Author: David Reimer

Sunday Mid-Afternoon Severe Weather Update

NOTE: I’m on my way back home after a conference in Denver. I will not be able to post frequent updates through 10 PM. Please utilize our interactive weather radar at texasstormchasers.com/radar and Your Local Weather at texasstormchasers.com/local for the latest information. The Storm Prediction Center maintains a category 2 risk of severe weather across Southwest Texas, South Texas, South-Central Texas, Central Texas, the Hill Country, northward into the eastern Big Country, western North Texas, up into portions of Northwest Texas. A category 1 risk extends east into the remainder of North Texas, the Brazos Valley, into Southeast Texas, and down into the Rio Grande Valley. Isolated thunderstorm initiation may occur within the next 2 hours across western sections of North Texas into Northwest Texas. The combination of strong wind shear and instability will support the possibility of a supercellular storm mode. The strongest of these storms may produce all modes of severe weather, including the threat for isolated tornadoes. This threat is highest west/northwest of the D/FW Metroplex up to around Wichita Falls. Jenny is out chasing and will report back with any severe weather she experiences. By this evening a fairly solid line of showers and thunderstorms will evolve from North Texas south through the Concho Valley into Southwest Texas. This line will make eastward progress tonight through Monday morning. Some storms in the line may be...

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Detailed Look at Sunday’s Severe Weather Potential

Let’s start off by showing the latest severe weather outlook for the late afternoon hours Sunday and continuing into the night-time hours. This is not anticipated to be a high-end severe weather event. However, as we’ve seen many times over the years, it only takes one misbehaving storm to cause problems – especially if that storm impacts your neighborhood. We have a category two risk of severe weather, the standard risk level from the Storm Prediction Center, for portions of North Texas and Northwest Texas. That’s the zone where we may see the relative highest chance for a couple of stronger storms. The strongest of those storms could produce localized wind gusts up to around 60 MPH and quarter size hail. A category one – marginal risk – essentially includes the eastern half of Texas. No lack of real estate, for sure! The marginal risk is where the risk for several severe storms is low, but we may see short-duration bursts of stronger wind gusts and perhaps hail up to the size of quarters. While not mentioned as a primary threat, the potential for an isolated tornado is not zero. While a few severe storms are possible with this upcoming event, the likelihood of widespread rains will be the primary impact for most folks. Localized flash flooding with heavier storms is possible. We’ll have plenty of wind shear in...

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Welcoming New Faces to our Storm Chase Team!

I’m very happy to share the news that we’ve got a couple of new faces joining the team! Alex Bartholomew, Chelsea Burnett, and Jason Cooley will be helping to expand our severe weather coverage this spring. The creation of a dedicated storm chasing group means we’ll be able to provide even more visuals of ongoing severe weather across Texas in near real-time. Research over the past several years has shown that the general public is more likely to respond to an approaching weather threat if they can actually see it. Most folks see a bunch of spilled paint when...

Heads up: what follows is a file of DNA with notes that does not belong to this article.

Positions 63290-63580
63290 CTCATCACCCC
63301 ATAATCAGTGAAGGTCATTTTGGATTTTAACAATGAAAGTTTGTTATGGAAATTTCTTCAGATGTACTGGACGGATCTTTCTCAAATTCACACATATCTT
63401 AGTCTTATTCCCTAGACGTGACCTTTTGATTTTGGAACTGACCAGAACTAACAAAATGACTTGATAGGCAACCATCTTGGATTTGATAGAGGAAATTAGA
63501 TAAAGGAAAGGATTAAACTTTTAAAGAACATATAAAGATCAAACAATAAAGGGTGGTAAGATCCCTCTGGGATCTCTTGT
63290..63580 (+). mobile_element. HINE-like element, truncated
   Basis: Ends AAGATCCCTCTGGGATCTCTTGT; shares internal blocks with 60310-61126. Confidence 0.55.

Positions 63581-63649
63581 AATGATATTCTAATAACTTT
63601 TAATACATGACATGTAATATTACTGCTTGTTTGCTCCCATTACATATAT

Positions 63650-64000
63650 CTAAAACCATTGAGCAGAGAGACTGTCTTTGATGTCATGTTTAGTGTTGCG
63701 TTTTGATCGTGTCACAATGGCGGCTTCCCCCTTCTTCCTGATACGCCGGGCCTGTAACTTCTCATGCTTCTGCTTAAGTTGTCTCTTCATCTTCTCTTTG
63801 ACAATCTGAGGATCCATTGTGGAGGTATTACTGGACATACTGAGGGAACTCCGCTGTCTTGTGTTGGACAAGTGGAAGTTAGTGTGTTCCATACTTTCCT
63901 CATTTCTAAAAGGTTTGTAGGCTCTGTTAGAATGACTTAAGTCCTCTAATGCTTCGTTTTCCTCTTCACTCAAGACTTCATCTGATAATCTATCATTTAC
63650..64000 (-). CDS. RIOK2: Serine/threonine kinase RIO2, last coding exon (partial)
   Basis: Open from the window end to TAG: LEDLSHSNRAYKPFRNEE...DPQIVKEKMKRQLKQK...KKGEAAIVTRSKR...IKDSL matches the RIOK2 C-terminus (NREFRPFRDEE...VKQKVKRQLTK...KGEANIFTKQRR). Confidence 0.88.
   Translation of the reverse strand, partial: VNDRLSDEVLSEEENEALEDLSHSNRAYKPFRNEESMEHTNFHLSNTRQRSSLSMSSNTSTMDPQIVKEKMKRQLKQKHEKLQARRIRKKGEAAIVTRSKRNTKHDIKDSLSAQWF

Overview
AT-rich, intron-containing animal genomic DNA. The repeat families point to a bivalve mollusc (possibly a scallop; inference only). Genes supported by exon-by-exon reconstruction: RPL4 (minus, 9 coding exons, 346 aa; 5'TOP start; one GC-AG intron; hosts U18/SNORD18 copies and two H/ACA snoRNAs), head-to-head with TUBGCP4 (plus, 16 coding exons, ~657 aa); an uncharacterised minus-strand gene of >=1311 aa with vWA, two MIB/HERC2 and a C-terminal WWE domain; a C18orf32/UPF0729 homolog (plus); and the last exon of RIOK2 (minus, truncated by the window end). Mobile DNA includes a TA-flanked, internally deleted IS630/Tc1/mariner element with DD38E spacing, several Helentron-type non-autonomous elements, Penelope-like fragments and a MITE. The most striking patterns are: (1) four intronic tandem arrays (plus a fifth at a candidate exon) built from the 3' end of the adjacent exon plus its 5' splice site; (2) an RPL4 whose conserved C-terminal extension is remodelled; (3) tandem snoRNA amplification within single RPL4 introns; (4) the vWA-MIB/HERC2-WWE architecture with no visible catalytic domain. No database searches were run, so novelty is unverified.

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Strong Storms & Heavy Rain Threats Sunday-Monday

Fire danger will be critical across parts of the Permian Basin and Trans-pecos basin this afternoon where Red Flag Warnings are inf effect. There should be no outdoor burning and extreme caution exercised when working with equipment that can produce sparks. Any fires that develop will likely require significant resources to contain. Scattered showers will continue to impact portions of Southeast Texas through the afternoon hours. This activity is not expected to become heavy or produce high-impact weather. A few locations may pick up a quarter inch of rain, but most will see between a trace and two-tenths of an inch. Precipitation should be outta the picture by this evening as our quick-hitter exits the stage. The real focus of this forecast will be our next big-whopper coming out of northern Mexico. This next system will have much more moisture to work with and will probably give us a surprise or two that isn’t anticipated in this forecast. Precipitation chances will increase throughout the day Sunday across the western two-thirds of Texas. I think most of the heavier rains will hold off until Sunday Night, but it won’t be the nicest day. Rain chances go from scattered all the way up to near 100 percent by Sunday Night across Texoma, North Texas, Central Texas, South-Central Texas, with numerous/high chances in eastern sections of Northwest Texas, the eastern Concho Valley...

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Frog-strangler on the way starting Sunday through Tuesday

A relatively fast-moving upper level storm system will bring a chance of very light rain to portions of South-Central Texas, the Brazos Valley, and Southeast Texas late tonight through parts of Friday. The lower-levels of the atmosphere are dry, so most falling precipitation will evaporate before reaching the ground. Some folks may pick up a couple hundredths of an inch of rain, but no big deal whatsoever. Saturday will be dry across Texas before we gear up for what will be a much more impactful storm system. An area of upper level low pressure will move onshore Saturday in...

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